This would provide fewer jobs than in our current economy. Every line in a book of regulations hires someone, usually to fill out form 420666-69(f) with the correct data and file it with the government agency. Someone gets hired at government, and at every company that does business in this area.

Other jobs are mandated indirectly. Affirmative action says that you cannot discriminate against minorities, so you had better show that you have hired them. You hire three people for every job, figuring two will do nothing. Costs skyrocket.

Many others are created by government action. Whole industries exist to service school loans, fill out tax paperwork, equip agencies, and help you navigate the bureaucracy. Millions of accountants, lawyers, and bureaucrats depend on you, but so do many more clerks, inspectors, and assistants.

Think of all the social workers, teachers, security guards, and engineers employed by government. Then all the people in private industry who are there to mitigate the impact of government and make sense of its infinite rules and penalties.

Cutting government would not mean touching defense, law enforcement, or infrastructure. It would mean increasing those things. But the three-quarters of our budget that goes to entitlements — payments directly to citizens — that cost more than the military or our wars? That would go.

Similarly would the idea that government is there to protect us from everything. We do not need the FDA; that came from a time before lawyers would actively sue reckless manufacturers into oblivion. We should keep NOAA, and maybe the FTC and FCC. They could be smaller by a long shot.

Government employees fear smaller, but as Trump would do it, for example, smaller government offers more opportunity. People take responsibility for tasks, which means that they can be blamed if they fail, but also, promoted if they succeed.

Current government hires forty people to do the work of one just so that no one can get fired for screwing up. On the flip side, the only people who get promoted are the ones who get noticed in the media, so careerist employees aim for fame rather than day-in-day-out solid function.

This would create a government where ideology does not provide a blank check. For a century, our government and voters joined hands to approve anything that claimed to help the poor or end racism. That meant billions flowing to whoever would sign on for these efforts and their corporate helpers.

Removing this would end most of the corruption in Washington. It would also deprive some people of their perceived reason for importance. The many little people always want some reason to be more important than you, as do those in pop culture and the bureaucrats.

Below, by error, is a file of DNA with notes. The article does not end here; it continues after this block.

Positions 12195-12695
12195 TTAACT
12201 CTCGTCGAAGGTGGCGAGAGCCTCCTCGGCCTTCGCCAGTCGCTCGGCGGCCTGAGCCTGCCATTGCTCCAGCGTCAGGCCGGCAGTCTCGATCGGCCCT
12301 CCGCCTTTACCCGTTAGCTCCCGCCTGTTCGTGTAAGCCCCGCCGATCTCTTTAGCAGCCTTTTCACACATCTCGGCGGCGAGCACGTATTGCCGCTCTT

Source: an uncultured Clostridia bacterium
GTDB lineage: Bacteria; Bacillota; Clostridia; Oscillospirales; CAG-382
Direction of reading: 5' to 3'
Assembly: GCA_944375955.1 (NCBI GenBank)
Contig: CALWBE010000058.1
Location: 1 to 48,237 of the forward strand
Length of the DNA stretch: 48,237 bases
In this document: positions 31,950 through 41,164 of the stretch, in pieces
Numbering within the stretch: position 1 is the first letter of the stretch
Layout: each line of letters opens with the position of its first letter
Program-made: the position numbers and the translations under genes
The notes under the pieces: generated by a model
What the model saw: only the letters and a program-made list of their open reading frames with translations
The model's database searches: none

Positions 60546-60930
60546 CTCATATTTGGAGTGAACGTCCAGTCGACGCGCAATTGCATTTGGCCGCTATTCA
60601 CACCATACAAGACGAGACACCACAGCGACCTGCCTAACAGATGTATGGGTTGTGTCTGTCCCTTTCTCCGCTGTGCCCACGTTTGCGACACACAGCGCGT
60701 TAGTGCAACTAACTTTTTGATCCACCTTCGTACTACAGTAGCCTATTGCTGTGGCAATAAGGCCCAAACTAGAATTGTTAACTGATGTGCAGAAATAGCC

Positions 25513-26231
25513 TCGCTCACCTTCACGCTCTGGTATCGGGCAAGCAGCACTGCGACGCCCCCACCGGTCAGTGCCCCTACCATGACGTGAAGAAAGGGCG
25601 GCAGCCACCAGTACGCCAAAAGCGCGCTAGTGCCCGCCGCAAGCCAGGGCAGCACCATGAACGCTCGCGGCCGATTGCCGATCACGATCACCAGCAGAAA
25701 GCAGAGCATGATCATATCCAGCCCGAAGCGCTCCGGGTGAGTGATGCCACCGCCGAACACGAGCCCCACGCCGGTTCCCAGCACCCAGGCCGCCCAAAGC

All the people who need something other than what is real in order to succeed and be socially important like having infinite quests. These consist of a hopeless pursuit like ending poverty, since the situation can never be won, but also never lost. It just needs more money, every year.

We have lived under this system for a long time. We all know it is unstable. We are thirty trillion dollars in debt, nothing works, our citizens hate each other, and special interest groups including the diversity are tearing our power structure apart.

If the rise of COVID-19 taught us anything, it might be that we expected a final crisis or pandemic, and so the next likely candidate that came along, we assumed that was it. This served our new masters in China quite well, so the media jumped in with its neurotic fixation.

COVID-19 shutdowns will do something quite important in the long haul: they will end what is left of the consumer economies. All of those businesses living off of the largesse of people getting paid salaries and not worrying about retirement, healthcare, education, and so on, are dying.

In some areas, half of the small restaurants have already closed. Many of the boutique stores are going to go away as well, although they have held on by slashing staff and hours. Rent will come due, and eighteen months from now, a lot of business owners are going to see that the figures do not add up and never will again.

Ironically, COVID-19 gave us the break from the consumer economy that we wanted. More time at home with family, friends, community, church/forest, and hobbies reminded us of what real life was about. All the stuff that we used to do just cannot compare.

This means that what was dying — modernism: democracy, equality, socialism, entitlements, diversity, consumerism — has gotten a big push, and now we want nothing to do with it. It has become obsolete. It no longer serves a role.

Society will move on to a homestead economy like we once had. People will work some hours of the day, and spend the rest maintaining their homes, large gardens, and livestock. They will have chickens and pigs, maybe cows and goats to keep the lawn clean.

In their off hours they will also produce. Not in the Etsy and YouTube sense of making content for an audience of passive observers, but in the sense of growing foods, making pickled goods, pressing tobacco, brewing beer, handloading ammo, making furniture, or fashioning tools.

Instead of an economy routed through government so that it can redistribute money socialist-style in order to keep people buying disposable junk so that everyone can have a job, everyone will have a place. They will find a way to survive. They will have more time for life itself. Work to live, not live to work.

This means that people can stop pointlessly raging against capitalism and conservatism. We want these things, just in their original form, and not the bastardized version which has taken over our lives and wrecked them. Without the socialist and egalitarian agenda, we can have that.

As modernity crashes down with lack of political confidence, dying economies, enemies abroad, and a media, academia, and science complex that we no longer trust, we need a way out. That way, as it turns out, is to simply stop doing what does not work in our system, and to focus on life itself.

All of those things got slammed into the dumpster in 1965. In our zeal to be modern, democratic, and morally superior, we destroyed real life and replaced it with a plastic, repetitive facsimile that only fascinated the vapid. The rest of us endured. Soon we will be liberated, ironically, from what was supposed to liberate us back in 1965.